By “Brexit times five”, Trump is referring to the surprising referendum result in favour of Britain leaving the European Union, an outcome that went against the predictions of most polls. Given the unexpected triumph of Britain’s “Leave” campaign, is it possible that Trump could produce a surprise result of even greater proportions?
Many explanations are put forward to account for voting patterns, especially when they don’t match the polls.
Good sampling methodology – that is, how to choose a group of people likely to reflect the characteristics of the broader population – is key to ensuring accurate and useful results. An understanding of likely voter turnout is also important, especially in the US and other countries where voting is voluntary.
But other factors, such as the language and wording used, can also effect the results of any survey, including electoral polls.
One likely factor in the discrepancy between the pre-referendum Brexit polls and the final result was social desirability bias – the human tendency to portray ourselves in the most favourable light. This bias may not necessarily be conscious. It’s common in social surveys, where the need to be seen to be doing “the right thing” can overwhelm honest responses.
For example, it’s socially desirable for people to disagree with the statement “I sometimes feel resentful when I don’t get my own way”, even though it’s likely everybody has felt this way at some time. Self-reporting of alcohol consumption is typically 40-50% lower than actual consumption rates.
In the case of Brexit, the “Leave” campaign became associated with xenophobia and racism. Because this was regarded negatively by mainstream society, it likely resulted in people understating their support for the “Leave” campaign when asked by pollsters.
Social desirability bias is exacerbated by the presence of other people, so it’s more prominent when survey questions are asked directly by an interviewer, either in person or over the phone.
If social desirability was a factor in the inconsistency between the Brexit polls and the final result, we should see a difference between the polls taken by telephone interviews and those conducted online.
Let’s look at the polls from the final week of the Brexit campaign. Out of five telephone polls, none predicted a win for “Leave”. Out of eight online polls, four predicted a win.
This is particularly surprising because one might expect lower polling for the “Leave” vote in online polls, since this method captures younger voters who were (at least publically) more opposed to Brexit. Assuming no other methodological issues were at play, this suggests that social desirability may have been a factor.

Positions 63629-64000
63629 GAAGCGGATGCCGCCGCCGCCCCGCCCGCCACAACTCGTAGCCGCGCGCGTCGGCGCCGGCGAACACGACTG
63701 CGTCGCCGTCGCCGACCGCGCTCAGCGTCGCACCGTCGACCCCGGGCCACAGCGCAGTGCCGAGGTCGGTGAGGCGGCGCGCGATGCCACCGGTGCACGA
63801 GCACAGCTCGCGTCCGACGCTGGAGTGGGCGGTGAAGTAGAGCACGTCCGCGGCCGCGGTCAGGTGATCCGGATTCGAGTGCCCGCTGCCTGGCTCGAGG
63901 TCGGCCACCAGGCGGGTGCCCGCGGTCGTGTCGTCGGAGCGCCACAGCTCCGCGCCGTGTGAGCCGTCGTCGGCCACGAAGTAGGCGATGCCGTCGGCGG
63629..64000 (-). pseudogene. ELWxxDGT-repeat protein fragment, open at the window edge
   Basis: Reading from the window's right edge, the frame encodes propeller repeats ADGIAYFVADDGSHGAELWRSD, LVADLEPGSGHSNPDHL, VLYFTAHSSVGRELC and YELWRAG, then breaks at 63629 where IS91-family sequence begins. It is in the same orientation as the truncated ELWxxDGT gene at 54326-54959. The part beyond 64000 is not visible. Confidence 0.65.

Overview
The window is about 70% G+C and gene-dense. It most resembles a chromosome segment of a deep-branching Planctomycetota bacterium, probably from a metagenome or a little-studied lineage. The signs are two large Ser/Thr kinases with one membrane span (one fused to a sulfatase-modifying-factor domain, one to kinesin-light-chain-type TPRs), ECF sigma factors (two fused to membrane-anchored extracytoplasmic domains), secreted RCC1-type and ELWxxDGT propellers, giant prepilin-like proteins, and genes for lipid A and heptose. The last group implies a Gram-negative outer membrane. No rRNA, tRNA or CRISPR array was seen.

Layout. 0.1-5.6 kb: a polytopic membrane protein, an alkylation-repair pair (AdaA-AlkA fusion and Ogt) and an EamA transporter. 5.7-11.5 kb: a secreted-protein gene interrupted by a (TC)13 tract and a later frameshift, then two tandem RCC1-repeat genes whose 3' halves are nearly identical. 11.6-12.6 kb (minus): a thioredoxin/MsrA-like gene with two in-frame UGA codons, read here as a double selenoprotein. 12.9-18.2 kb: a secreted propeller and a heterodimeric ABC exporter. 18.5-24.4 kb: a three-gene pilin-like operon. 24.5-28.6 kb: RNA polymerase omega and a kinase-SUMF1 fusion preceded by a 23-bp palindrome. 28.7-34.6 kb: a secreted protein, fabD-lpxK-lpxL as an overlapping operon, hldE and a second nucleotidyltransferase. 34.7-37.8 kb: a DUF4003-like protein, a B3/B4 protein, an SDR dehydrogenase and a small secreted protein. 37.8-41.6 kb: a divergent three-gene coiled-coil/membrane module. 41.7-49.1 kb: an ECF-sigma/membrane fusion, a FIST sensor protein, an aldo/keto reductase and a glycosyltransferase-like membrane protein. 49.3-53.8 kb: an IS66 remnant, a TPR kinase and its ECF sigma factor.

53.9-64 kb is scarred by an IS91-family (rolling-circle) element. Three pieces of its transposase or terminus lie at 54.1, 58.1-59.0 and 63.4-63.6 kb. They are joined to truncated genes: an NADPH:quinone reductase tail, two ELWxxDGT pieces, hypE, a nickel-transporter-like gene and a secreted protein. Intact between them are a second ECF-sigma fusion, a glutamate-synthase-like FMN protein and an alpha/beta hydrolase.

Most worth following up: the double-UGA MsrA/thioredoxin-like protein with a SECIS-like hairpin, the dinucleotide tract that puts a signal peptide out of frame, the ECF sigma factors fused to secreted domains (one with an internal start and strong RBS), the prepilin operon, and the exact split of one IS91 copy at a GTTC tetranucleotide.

Like the “Leave” campaign, Trump’s campaign is associated with the socially negative attributes of xenophobia and racism, as well as sexism and allegations of sexual misconduct. This is likely to cause a social desirability bias with a tendency for people to under report their support for Trump.
Now let’s look at Trump’s “Brexit times five” claim. In both telephone and online polls taken during the last week of the Brexit campaign, the average result was 46.5% for “Remain” and 44.5% for “Leave”. Excluding the undecided voters, this equates to 51% for “Remain” and 49% for “Leave”.
The result of the actual vote was 48% for “Remain” and 52% for “Leave”. On the basis of this simplistic analysis, and with this particular mix of telephone and online polls, we could argue that social desirability bias suppressed the polled support for “Leave” by around 3%.
As of November 1, the US polling aggregation website FiveThirtyEight says the national averages for the popular vote in the US election are 49.2% for Clinton and 44.5% for Trump, a difference of 4.7% in favour of Clinton.
If Trump is able to achieve “Brexit times five” – that is, gain 15% more votes on election day than the polls would suggest – he would indeed be well-placed for victory. But unlike Brexit, this result would need to be repeated in each state and reflected in the Electoral College votes, rather than just a single national vote.
Although important and often present, the effects of social desirability bias are likely to be relatively minor in polls that are properly conducted, and only likely to cause surprise results in a tight race. The degree to which the polling averages may be misled by social desirability bias depends on the mix of methods used to collect the answers – with a greater reliance on telephone polling more likely to capture a greater degree of bias.
So while it’s possible that Trump’s polling is depressed, and while he may win more votes than expected on Election Day, he’s still unlikely to win the Presidency.
Authors: Alex Kusmanoff, PhD candidate, Inter-disciplinary Conservation Science and Research Group, RMIT University